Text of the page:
Image of Adeline Cohen

Adeline Cohen arrived in Canada from France 7 years ago with a mixed bag of aspirations, a vision for personal growth and a desire to be part of bigger movement affecting positive change. With an Austrian mother and a Tunisian father, she found in Toronto the city that answered her need to blend into a big melting pot of origins, believes and lifestyles. She is an avid cook, a gardener, a mind explorer and a fellow artist at the most odd hours. 


Image of Pauline Sok Yin Hwang

Pauline Sok Yin Hwang ( lives to re-connect us with our bodies, ancestors, Earth, and each other. She loves dancing, piano, writing, farming, hiking, creativity, giggling, and emotional intelligence. In her day job, she creates 'care for caregivers and changemakers' via traditional Chinese medicine acupuncture, massage, nutrition, herbs, meditation and self-care workshops. She is a longtime community organizer and facilitator, whose passions lie at the intersections of spirituality, activism and healing.


Image of Rehana Tejpar

Rehana Tejpar is an East African Indian, Uruguayan and Muslim mother, dancer, theatre artist and community arts facilitator dedicated to staging stories of social importance, and evoking community dialogue. Rehana is passionate about co-creating community learning projects and theatre productions with young people, especially young women and has worked in Canada, Kenya and India. Most recently, Rehana was the Director of Programs for Lost Lyrics. She has facilitated the co-creation of several community theatre productions with children and youth including Let’s Talk About Rex! in Rexdale, Toronto. She co-wrote the plays Unshackling Education and Maiz and co-choreographed Go Pluck Yourself and Love Flows Down. She is currently an artist in residency at Aluna Theatre.


Image of Shilpa Jain

Shilpa Jain is currently rooting herself in Oakland/Berkeley, CA, where she serves as the Executive Director of YES!. Prior to taking on this role, Shilpa spent two years as the Education and Outreach Coordinator of Other Worlds and ten years as a learning activist with Shikshantar: The Peoples’ Institute for Rethinking Education and Development, based in Udaipur, India, where she served as coordinator of the Swapathgami (Walkouts-Walkons) Network. All of her work seeks to uncover ways for people to free themselves from dominating, soul-crushing institutions and to live in greater alignment with their hearts and deepest values, their local communities, and with nature.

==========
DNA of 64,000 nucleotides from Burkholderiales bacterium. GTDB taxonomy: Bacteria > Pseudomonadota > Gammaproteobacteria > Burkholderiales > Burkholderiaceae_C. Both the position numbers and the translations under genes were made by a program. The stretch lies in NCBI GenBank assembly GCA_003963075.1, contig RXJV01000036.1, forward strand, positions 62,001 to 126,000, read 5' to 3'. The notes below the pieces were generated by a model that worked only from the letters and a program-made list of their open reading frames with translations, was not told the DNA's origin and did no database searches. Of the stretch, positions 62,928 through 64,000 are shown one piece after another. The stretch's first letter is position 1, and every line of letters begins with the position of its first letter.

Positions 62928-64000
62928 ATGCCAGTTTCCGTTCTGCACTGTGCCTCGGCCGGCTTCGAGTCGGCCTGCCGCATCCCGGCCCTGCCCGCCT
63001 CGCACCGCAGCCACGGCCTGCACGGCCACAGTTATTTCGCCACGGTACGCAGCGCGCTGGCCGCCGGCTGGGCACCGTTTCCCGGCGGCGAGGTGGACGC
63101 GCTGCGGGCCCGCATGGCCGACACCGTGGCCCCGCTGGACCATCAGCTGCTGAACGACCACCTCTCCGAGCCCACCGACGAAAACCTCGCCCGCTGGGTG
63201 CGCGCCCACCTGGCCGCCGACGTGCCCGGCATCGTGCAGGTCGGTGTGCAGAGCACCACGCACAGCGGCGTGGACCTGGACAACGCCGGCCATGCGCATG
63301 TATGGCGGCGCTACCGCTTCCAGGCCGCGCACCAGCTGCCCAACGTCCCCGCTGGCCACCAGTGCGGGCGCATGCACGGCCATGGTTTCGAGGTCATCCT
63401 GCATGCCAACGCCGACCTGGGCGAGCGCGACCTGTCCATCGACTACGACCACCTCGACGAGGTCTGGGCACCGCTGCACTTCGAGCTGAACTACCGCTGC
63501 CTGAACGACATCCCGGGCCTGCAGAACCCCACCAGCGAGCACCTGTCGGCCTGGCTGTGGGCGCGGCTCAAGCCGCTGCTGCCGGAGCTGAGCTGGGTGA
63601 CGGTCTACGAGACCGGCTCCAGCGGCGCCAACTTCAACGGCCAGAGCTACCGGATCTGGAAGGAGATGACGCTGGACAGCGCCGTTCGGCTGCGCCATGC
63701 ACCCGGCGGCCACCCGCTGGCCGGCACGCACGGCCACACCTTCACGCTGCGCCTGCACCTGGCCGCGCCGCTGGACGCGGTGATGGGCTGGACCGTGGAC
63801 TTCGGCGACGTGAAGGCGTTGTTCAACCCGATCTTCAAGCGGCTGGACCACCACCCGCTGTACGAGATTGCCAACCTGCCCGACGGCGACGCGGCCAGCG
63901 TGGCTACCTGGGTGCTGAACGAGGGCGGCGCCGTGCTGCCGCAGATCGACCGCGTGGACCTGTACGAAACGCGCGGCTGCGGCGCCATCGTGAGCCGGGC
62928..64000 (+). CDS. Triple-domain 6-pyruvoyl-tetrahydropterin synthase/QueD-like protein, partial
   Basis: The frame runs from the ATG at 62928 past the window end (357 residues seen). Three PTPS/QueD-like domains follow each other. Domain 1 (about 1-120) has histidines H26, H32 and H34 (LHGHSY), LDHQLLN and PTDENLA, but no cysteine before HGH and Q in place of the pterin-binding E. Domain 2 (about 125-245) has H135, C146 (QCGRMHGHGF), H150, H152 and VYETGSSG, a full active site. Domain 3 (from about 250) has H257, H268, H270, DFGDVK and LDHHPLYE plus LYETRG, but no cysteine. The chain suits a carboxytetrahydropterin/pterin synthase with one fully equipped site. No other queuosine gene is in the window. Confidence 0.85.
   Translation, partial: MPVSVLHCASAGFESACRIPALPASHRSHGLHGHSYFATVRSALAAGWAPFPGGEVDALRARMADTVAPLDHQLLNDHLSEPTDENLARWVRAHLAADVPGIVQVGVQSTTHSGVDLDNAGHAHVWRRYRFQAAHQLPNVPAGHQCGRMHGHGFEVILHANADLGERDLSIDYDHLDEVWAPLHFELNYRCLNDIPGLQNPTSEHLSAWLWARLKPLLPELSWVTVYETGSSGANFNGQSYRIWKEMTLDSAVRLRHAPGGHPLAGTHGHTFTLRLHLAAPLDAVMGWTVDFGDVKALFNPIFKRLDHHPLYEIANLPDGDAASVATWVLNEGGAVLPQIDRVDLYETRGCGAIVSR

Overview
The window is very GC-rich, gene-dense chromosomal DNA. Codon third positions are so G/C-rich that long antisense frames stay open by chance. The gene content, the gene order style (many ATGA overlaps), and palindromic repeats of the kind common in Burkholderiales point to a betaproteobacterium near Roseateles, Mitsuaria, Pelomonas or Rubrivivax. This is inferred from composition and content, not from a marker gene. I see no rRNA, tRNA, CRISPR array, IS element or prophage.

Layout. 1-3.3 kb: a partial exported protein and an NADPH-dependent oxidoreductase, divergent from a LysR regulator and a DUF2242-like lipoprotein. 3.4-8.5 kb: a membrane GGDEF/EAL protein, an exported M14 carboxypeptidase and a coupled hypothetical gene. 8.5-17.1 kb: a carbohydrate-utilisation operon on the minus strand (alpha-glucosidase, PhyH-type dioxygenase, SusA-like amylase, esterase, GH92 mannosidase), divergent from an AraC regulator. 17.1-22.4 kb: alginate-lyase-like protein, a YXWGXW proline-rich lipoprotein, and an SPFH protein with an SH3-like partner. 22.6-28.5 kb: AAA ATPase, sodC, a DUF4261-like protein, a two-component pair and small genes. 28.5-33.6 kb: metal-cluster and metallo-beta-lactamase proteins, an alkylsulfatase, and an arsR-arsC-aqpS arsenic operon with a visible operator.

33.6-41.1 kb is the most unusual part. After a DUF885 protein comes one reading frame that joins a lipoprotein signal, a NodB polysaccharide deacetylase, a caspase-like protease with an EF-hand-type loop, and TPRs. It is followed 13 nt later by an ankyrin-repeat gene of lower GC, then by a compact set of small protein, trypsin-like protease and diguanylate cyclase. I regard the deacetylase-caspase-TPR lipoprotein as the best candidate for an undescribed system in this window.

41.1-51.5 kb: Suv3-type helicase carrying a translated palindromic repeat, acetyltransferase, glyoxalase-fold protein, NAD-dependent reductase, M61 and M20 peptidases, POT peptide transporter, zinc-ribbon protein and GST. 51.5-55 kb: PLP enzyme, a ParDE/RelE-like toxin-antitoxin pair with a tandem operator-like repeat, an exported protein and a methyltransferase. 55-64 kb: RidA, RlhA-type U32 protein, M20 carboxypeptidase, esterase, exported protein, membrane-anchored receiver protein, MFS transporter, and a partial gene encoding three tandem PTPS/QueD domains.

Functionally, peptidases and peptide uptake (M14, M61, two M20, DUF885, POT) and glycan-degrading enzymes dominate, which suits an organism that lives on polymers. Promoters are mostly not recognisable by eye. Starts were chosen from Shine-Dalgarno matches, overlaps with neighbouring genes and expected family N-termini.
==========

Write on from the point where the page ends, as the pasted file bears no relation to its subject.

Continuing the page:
Image of Nisha Ahuja

Nisha Ahuja <>, actor, theatre creator, and Yogic & Vedic/Attmic Energy Medicine practitioner, has performed and created classical, contemporary, and original work across Canada, the Netherlands, and India. She was an actor with the National Arts Centre Resident Acting Company and toured her one-woman shows, Yoga Cannibal and Un-settling, and is developing The Besetting of Reena Virk with Subtle Vigilance Collective and her excerpts of her pla  Cycle of a Sari will be published in Playwright Canada Press’ anthology Refractions: Solo.  She is currently developing Maan-i-fest and Straight as Jalebi. nisha is dedicated to deconstructing colonial boundaries between art, traditional medicines, spirituality, and politics.



How did these Jams start?

YES! co-created the first Jam in 1999, bringing together 30 people from 20 countries.  It came out of YES!'s work on youth leadership for nearly a decade, a growing understanding of 'yes-and' improv, Open Space Technology, and the power of co-learning.  After several more World Jams, facilitators began to organize local and regional Jams in their countries. Now teams of Jam alumni and like-hearted partners organize place-based and thematic Jams all over the world. In the past year, Jams have taken place in India, Turkey, Jordan, Morocco, the Philippines, Nova Scotia, Toronto, California, Colorado, New Mexico, Tennessee, and on themes such as Evolving + Emerging Economies, Arts for Social Change, Healing Our Movement Ecosystem, and Transforming Education.  New Jams are currently being organized in Jordan, Palestine, Egypt, Israel, Vermont, and on additional themes/identities of LGBTQ and Law for Social Change.

YES! is based in California, USA, and each Jam is co-organized by a diverse team of partners, specific to that location or theme.  The Toronto Jam grew out a short program in 2012 first organized with YES! by Rehana Tejpar and Lisa Thacker, which then led to a longer Jam in 2013 co-organized by Rehana, Lisa, Brigid Tierney and Nisha Ahuja.  The 2014 Jam is being co-organized by a collaboration of alumni from the 2013 Toronto Jam.


Read more about YES!'s mission, values and approach.


Sounds great!  What now?

Click here to APPLY for the Toronto Jam today!